Four days later, on July 18, 2005, Janet Dore, a partner of Morgan & Finnegan, LLP, sent a letter to FYB via Federal Express explaining that the time to file an answer had elapsed, and inquiring as to whether FYB intended to file an answer and whether FYB was represented by an attorney. Ms. Dore also informed FYB that DCH would move for default judgment should FYB fail to answer or otherwise respond to the complaint. This letter was delivered to FYB's address on July 19, 2005 and signed for by an M. Sher. No response was received from FYB, and on August 10, 2006, DCH served by hand copies of its notice of motion for default judgment, a proposed entry of default judgment, a proposed default judgment and permanent injunction, a memorandum of law in support of DCH's motion, and the declarations of Janet Dore and Jeffrey Liao in support of the motion.

As indicated above, the court entered an order, dated October 17, 2005, for judgment by default to DCH and referred the matter to Magistrate Judge Joan M. Azrack for R&R. On January 10, 2006, Judge Azrack issued her R&R, a copy of which was mailed to FYB. FYB filed no objections. Ultimately, as described above, the court adopted the R&R, and judgment was entered against FYB.

DCH continued to contact FYB after the judgment for relief was entered. Specifically, on February 7, 2006, Gerard Haddad, a partner of Morgan & Finnegan, LLP, served via a process server on FYB a letter alerting it of the court's entry of default judgment, enclosing the R&R as well as the order adopting the R&R, and requesting that FYB pay the judgment of attorney's fees and costs. Thereafter, on March 13, 2006, Danielle Tully, an associate of Morgan & Finnegan, LLP, served via a process server on FYB a letter alerting it to the court's entry of default judgment, enclosing the R&R as well as the amended order adopting the R&R and the amended judgment, and requesting that FYB pay the judgment of attorney's fees and costs. As with DCH's previous attempts to contact FYB, these communications were ignored.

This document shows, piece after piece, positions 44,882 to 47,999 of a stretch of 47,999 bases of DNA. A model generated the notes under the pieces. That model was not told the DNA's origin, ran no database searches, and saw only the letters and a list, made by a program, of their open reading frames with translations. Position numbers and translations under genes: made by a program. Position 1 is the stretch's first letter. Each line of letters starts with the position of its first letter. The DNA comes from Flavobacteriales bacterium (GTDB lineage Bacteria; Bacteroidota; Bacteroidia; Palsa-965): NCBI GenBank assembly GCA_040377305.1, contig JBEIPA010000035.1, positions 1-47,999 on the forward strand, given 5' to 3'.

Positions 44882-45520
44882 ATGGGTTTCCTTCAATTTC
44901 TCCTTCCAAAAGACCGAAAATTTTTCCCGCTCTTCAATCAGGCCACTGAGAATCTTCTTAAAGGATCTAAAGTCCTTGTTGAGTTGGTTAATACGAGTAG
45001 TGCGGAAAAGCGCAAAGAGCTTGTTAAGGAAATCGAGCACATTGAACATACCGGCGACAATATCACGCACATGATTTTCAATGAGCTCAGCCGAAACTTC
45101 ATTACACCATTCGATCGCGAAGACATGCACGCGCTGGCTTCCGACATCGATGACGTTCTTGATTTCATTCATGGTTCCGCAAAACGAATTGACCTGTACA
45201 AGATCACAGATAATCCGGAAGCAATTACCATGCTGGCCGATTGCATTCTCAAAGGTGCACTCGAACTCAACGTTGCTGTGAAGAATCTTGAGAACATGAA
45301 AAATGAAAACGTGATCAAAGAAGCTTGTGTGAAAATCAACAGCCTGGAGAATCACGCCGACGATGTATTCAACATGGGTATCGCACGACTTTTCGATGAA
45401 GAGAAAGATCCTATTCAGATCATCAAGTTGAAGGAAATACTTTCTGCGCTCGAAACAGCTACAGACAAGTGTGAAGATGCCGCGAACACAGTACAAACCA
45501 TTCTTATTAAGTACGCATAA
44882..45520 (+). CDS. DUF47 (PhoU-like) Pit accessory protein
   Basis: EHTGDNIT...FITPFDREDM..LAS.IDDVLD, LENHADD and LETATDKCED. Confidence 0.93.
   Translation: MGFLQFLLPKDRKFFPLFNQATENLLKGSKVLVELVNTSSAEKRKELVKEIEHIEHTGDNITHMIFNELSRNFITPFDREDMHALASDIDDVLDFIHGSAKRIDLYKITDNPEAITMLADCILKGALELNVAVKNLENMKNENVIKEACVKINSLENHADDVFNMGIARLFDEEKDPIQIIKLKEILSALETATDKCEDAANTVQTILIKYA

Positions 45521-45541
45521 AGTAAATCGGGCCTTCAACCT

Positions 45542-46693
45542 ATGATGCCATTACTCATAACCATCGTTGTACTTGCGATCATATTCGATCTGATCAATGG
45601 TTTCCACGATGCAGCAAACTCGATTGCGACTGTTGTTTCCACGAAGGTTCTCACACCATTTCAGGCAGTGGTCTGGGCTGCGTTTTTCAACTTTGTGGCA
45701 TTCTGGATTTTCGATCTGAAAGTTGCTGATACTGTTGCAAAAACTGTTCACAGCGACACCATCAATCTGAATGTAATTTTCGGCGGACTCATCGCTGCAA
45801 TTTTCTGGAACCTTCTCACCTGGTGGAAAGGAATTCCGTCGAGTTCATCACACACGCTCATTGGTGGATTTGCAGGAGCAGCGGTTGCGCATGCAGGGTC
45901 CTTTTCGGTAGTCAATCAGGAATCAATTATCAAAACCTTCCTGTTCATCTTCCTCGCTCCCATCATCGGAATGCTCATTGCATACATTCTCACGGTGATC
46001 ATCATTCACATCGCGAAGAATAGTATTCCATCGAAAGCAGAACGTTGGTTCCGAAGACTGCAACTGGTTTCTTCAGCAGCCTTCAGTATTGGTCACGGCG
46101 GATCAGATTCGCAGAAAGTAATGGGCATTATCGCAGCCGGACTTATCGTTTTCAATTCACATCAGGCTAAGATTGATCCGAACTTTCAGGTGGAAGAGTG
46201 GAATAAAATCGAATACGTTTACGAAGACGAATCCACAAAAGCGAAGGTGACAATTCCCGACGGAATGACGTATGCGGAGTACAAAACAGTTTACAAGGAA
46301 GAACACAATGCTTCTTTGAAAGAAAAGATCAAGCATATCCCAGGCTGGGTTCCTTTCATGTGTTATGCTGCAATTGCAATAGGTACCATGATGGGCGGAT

On May 10, 2006, Gerard Haddad again contacted FYB via Certified Mail, again informing FYB of the judgment against it and requesting that FYB pay the judgment of attorney's fees and costs. Finally, on June 21, 2006, a year after the case had been initiated, Danielle Tully again contacted FYB via First Class Mail, again informing FYB of the judgment against it and requesting that FYB pay the judgment of attorney's fees and costs. Once again, FYB did not respond.

More than five months later, on November 22, 2006, FYB wrote to the court asking permission to file its motion to vacate the default judgment. On January 16, 2007, the court held a pre-motion conference, during which the parties were instructed to attempt to settle this issue prior to filing any motion to re-open this case. Because the parties were not able ...